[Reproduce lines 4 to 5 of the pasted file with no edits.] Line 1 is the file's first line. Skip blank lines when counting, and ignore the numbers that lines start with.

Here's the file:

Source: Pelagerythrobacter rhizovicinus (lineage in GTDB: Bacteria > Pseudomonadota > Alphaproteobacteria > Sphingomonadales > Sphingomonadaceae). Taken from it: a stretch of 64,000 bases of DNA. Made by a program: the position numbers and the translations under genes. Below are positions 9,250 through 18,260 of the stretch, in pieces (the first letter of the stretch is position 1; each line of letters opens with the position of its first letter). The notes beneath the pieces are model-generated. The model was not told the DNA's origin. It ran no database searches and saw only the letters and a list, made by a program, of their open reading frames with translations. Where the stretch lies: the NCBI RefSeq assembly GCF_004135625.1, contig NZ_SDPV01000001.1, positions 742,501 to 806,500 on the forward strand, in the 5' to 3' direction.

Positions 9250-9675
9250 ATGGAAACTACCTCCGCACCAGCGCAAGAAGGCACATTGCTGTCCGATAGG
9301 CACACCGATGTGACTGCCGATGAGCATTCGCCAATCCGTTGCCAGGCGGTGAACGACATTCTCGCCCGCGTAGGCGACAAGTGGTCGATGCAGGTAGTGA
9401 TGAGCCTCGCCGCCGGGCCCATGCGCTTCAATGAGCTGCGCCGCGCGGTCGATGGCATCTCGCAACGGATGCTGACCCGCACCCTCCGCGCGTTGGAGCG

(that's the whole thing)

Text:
9301 CACACCGATGTGACTGCCGATGAGCATTCGCCAATCCGTTGCCAGGCGGTGAACGACATTCTCGCCCGCGTAGGCGACAAGTGGTCGATGCAGGTAGTGA
9401 TGAGCCTCGCCGCCGGGCCCATGCGCTTCAATGAGCTGCGCCGCGCGGTCGATGGCATCTCGCAACGGATGCTGACCCGCACCCTCCGCGCGTTGGAGCG